TCC Podcast #400: Writing Your Nonfiction Book with Stephanie Chandler - The Copywriter Club
TCC Podcast #400: Writing Your Nonfiction Book with Stephanie Chandler

*Boom* This is the 400th episode of The Copywriter Club Podcast. And our guest for this episode is the CEO of The Nonfiction Authors Association, Stephanie Chandler. She recently published the Nonfiction Book Marketing and Launch Plan and we thought it would be great to find out more about how to write, publish and launch a book into the world. Stephanie did not disappoint. Click the play button below, or scroll down for a full transcript.


Stuff to check out:

The Nonfiction Book Marketing and Launch Plan by Stephanie Chandler
The Nonfiction Author Association
The Copywriter Club Facebook Group
The Copywriter Underground



Rob Marsh: Before I introduce today’s guest and episode, this is the official 400th episode of The Copywriter Club Podcast. I’m not sure Kira and I ever envisioned this podcast going this long. In fact, other than wanting to have deep discussions that asked hard questions of expert copywriters, I’m not sure what we expected. 

So many people have told us they are copywriters today because they were inspired by this podcast. Or by the stories our guests have shared. Or because they jumped into one of our programs designed to help them grow.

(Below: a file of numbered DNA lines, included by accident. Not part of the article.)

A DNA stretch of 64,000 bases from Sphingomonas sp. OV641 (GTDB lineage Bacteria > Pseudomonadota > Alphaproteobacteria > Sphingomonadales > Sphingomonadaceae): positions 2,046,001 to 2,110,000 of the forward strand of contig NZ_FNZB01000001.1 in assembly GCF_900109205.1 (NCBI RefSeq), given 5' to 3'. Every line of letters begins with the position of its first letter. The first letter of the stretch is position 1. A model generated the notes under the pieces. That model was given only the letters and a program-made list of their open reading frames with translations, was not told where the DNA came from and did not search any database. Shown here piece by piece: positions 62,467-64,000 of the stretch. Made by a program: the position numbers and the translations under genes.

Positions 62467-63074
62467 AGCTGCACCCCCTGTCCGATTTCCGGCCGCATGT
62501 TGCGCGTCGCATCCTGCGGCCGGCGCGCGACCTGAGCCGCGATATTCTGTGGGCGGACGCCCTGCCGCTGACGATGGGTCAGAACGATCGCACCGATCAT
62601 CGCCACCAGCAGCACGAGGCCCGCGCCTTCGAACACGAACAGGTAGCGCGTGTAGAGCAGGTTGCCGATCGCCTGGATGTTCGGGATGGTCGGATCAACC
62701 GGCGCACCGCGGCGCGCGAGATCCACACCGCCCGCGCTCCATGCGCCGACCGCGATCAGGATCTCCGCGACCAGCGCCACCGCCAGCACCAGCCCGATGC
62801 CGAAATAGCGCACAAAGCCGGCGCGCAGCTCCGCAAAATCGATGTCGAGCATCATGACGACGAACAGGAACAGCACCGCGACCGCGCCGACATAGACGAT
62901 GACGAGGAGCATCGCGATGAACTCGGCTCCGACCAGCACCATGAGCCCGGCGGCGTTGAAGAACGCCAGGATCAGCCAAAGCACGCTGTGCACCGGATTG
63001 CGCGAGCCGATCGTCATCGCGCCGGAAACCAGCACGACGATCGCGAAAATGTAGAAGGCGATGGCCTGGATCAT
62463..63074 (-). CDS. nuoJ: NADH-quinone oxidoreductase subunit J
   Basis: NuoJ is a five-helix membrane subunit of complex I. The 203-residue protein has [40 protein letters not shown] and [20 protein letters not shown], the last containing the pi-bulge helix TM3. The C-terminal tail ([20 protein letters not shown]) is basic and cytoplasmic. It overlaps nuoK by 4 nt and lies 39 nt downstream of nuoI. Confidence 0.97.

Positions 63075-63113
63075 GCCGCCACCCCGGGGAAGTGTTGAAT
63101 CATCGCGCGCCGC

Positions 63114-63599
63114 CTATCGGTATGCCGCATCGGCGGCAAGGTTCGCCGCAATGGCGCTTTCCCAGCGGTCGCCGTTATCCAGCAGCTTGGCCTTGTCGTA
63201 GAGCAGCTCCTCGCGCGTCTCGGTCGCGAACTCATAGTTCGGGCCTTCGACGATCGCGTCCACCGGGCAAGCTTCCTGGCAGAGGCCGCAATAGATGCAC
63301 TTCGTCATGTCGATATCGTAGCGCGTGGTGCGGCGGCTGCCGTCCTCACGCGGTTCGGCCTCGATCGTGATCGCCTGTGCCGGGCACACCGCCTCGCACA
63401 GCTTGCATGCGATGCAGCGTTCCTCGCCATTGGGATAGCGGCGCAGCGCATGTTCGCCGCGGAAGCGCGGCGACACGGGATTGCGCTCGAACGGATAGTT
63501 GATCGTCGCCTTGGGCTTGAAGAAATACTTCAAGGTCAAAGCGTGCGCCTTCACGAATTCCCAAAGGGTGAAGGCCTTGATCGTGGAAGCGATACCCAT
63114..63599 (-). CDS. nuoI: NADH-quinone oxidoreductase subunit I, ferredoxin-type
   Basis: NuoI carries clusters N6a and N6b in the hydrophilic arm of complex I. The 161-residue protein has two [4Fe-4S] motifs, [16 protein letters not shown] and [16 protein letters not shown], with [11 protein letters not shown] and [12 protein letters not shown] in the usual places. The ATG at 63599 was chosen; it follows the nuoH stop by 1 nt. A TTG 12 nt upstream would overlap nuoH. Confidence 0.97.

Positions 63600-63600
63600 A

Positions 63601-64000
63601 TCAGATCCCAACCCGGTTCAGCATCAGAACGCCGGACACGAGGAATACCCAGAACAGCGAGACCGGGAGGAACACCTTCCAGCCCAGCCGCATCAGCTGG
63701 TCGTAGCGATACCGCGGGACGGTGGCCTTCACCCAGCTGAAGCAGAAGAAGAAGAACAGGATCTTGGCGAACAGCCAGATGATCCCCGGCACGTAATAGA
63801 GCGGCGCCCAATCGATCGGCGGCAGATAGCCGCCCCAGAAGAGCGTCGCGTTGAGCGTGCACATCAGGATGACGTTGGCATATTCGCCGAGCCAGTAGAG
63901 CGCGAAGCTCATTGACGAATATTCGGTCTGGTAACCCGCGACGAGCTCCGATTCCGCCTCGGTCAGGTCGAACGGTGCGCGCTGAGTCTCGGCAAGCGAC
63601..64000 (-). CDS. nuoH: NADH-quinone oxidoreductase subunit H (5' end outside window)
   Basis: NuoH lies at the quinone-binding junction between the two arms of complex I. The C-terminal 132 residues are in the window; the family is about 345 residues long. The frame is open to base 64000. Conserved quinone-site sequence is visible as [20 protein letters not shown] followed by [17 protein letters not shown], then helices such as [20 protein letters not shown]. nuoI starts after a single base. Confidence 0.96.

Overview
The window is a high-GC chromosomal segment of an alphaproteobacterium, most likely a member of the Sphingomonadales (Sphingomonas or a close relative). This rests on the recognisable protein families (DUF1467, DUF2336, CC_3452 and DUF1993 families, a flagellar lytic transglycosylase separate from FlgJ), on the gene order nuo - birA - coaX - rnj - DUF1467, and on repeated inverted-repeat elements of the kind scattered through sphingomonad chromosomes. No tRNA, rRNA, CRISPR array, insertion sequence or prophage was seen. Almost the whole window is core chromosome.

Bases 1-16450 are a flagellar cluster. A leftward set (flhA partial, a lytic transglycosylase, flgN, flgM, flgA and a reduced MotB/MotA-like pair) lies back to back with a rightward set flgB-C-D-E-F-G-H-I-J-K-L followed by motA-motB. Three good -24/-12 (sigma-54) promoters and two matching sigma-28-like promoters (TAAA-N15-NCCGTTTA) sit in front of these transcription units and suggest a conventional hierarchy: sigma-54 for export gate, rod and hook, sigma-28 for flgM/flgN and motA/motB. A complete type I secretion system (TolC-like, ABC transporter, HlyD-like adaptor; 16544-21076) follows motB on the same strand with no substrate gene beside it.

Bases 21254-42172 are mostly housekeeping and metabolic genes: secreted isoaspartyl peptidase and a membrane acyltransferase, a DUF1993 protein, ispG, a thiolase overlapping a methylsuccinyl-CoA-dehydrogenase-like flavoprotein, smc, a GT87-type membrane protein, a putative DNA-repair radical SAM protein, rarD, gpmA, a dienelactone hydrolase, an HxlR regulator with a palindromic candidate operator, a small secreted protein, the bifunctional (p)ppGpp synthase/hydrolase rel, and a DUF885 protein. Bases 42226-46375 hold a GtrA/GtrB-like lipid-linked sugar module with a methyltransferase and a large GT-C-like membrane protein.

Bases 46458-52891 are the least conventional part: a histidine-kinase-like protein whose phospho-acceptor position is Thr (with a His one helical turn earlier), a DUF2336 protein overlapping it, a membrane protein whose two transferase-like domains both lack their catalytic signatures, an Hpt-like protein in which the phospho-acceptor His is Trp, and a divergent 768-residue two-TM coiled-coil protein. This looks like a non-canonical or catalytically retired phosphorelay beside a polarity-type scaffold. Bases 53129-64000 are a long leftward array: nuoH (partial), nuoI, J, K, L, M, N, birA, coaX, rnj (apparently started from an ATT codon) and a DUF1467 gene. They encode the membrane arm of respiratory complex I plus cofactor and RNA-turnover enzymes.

So I just want to take this opportunity to thank you for making this podcast the world’s most popular copywriting podcast. And now on to today’s show…

We’ve talked about writing a book on this podcast several times. But it’s one thing to want to write a book, and another thing to have the tools and plan to make it happen. So when I got a copy of The Non-fiction Book Marketing and Launch Plan, I thought we should probably interview the author on the podcast and dive into what it takes to write and launch a book.

Hi, I’m Rob Marsh, one of the founders of The Copywriter Club. And for today’s episode of The Copywriter Club Podcast, my co-founder, Kira Hug, and I talked with former copywriter and current CEO of the non-profit author’s association, Stephanie Chandler. Stephanie founded the Non-fiction author’s association, so she was the perfect person to talk to about this subject as well as when you should take a leap of faith you might not be ready for and what gets taken when thieves rob a bookstore. 

But before we jump in with Stephanie… 

There’s a question that clients ask before they decide whether something you write is worth paying a lot or a little for.

That question is “Can I do this?”

Most clients can write a blog post. Or an email. It might not be as good as the one you would write, but they could do a passable job. Those projects don’t feel all that valuable because clients can visualize themselves creating them. They’re not hard.

Fewer clients think they can strategize and build an acquisition funnel. Or a sales page. Or a book. So these projects are more valuable to clients (which means you can charge more to do them).

And almost no clients have the skills to manage sophisticated email marketing tools like Klavio, ActiveCampaign, or even ConvertKit. And if they do, they’re often too busy to do this work themselves.

These skills are among the most valuable of all. So how do you add a skill like managing email marketing tools to your copywriting services?